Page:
Even the most touted aspects of this proposal are wrought with confirmation bias. The economic impact questions are far from known. Those for the project are convinced it will be positive, while those against it, argue more will be lost than gained. Ask either side and you’ll hear an “irrefutable” answer that just so happens to agree with them.

This bias is so rampant that logic bears no burden in carrying even the most basic questions. It is nearly impossible to effectively argue (when considering all the issues) that the proposed location of this industrial development is the best location available in Ellis County. Other wind projects are almost always placed in isolated or economically declining areas. This project is proposed next to the only growing city in northwest Kansas. This obvious problem does not trouble those committed to this wind development. They skirt the issue entirely, try and confuse the issue by injecting arguments not related to the question and engage in defensive posturing, all in the effort to avoid challenging their pre-existing bias and thereby risk their personal interest.

As the interested parties of one side or the other bicker over who possesses the correct information regarding this proposed wind development, the real travesty continues unabated. While it may be academically interesting to posit who is right, the independent data that would support an unbiased answer to that question has never been collected. Meanwhile, the county commission is busy determining what will actually happen.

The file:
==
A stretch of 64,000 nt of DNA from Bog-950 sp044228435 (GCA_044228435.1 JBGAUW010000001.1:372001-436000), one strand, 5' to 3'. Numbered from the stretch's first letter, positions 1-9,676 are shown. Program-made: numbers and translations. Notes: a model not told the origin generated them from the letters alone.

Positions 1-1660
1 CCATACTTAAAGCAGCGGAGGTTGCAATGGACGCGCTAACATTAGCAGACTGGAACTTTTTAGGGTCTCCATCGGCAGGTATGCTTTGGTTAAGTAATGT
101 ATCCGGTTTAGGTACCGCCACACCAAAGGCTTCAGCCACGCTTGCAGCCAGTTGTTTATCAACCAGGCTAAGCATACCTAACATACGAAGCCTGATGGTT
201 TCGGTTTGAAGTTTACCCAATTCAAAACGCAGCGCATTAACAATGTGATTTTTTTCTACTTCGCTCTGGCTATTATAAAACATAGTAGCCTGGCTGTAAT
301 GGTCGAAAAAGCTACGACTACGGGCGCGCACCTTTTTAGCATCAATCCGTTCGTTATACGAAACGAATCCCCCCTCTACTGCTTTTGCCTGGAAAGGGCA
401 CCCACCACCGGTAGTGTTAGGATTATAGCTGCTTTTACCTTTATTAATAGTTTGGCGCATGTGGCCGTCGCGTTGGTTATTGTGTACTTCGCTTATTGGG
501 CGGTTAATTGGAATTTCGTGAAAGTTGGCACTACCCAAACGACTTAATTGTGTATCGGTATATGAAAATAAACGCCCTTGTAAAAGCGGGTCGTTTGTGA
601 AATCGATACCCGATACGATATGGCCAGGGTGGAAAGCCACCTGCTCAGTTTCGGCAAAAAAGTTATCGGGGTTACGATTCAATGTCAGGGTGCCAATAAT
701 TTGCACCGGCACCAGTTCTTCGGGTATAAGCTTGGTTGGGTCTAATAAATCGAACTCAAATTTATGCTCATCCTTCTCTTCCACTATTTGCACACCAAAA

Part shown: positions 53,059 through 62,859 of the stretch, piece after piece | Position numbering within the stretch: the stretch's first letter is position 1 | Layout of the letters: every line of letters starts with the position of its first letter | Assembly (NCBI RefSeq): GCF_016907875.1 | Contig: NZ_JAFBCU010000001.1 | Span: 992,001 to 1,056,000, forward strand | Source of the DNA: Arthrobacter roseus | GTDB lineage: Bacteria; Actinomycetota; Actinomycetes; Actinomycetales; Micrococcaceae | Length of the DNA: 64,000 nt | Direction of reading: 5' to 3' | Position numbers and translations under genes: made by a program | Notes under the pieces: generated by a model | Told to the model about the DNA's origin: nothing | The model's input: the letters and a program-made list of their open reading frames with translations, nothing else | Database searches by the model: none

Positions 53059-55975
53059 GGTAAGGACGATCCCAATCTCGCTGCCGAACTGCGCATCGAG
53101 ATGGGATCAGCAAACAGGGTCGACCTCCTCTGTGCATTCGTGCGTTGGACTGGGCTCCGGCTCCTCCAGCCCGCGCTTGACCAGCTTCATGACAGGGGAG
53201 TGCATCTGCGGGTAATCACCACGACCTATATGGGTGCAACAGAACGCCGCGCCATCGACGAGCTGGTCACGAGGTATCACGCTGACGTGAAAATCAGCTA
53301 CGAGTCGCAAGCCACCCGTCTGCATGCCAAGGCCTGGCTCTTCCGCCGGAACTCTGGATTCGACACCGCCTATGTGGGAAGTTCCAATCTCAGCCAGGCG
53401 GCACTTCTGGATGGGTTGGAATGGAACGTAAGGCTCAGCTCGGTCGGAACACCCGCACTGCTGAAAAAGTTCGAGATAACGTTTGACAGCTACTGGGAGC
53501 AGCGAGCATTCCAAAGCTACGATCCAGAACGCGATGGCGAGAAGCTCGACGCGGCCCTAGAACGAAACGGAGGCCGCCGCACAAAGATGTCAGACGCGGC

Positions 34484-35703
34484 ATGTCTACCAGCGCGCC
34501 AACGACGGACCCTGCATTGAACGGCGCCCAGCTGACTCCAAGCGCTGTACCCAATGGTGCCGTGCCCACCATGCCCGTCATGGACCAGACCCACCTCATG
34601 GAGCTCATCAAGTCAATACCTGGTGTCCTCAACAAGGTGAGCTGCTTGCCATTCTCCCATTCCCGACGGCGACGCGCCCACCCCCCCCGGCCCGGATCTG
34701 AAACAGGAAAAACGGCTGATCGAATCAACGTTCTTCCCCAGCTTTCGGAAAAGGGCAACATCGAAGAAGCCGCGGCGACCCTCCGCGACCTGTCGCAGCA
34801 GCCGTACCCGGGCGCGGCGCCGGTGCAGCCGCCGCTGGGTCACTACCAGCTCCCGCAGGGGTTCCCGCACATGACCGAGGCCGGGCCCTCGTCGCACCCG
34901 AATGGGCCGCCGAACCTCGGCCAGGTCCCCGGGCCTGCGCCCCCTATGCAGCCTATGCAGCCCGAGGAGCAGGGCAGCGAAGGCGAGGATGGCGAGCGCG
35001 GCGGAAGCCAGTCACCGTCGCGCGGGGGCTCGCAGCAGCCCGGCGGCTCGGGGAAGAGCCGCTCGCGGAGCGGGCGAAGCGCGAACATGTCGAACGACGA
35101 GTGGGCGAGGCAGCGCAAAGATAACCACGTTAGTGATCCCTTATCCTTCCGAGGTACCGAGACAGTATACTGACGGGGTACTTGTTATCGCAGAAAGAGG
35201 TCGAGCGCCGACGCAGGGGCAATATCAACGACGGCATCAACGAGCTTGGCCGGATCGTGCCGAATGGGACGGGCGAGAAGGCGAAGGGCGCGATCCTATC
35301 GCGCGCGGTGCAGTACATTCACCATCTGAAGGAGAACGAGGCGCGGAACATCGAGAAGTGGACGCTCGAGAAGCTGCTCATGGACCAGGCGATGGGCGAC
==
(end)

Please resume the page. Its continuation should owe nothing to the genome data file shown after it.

Though the vote has been taken and the project declined, Iberdrola vows to push on, in the effort to have this development approved. Many feel this decision is the most important decision Ellis County will face in our lifetimes. With these stakes, we should demand our decision makers base this decision on unbiased information collected by independent scientific study. We must demand a moratorium on this and future applications in order to take the time necessary to candidly study the impacts of developments this large on the city of Hays and the outlying county. This objective information can then be utilized to create a comprehensive land use plan, and reform the various zoning regulations that fail to support this plan. With this new vision and regulation, we can finally rest knowing that the true purpose of zoning, to protect all the citizens of Ellis County, is our authentic goal.

As it stands, two commissioners have signed letters of support fully two years prior to the application and subsequent public discussion. If they continue to deliberate, they do so without the benefit of a single independent study to shed light on even one of the many questions of this development. Without a comprehensive plan, better regulations and impartial information to inform the questions of this project, what will guide their decision? You guessed it, confirmation bias.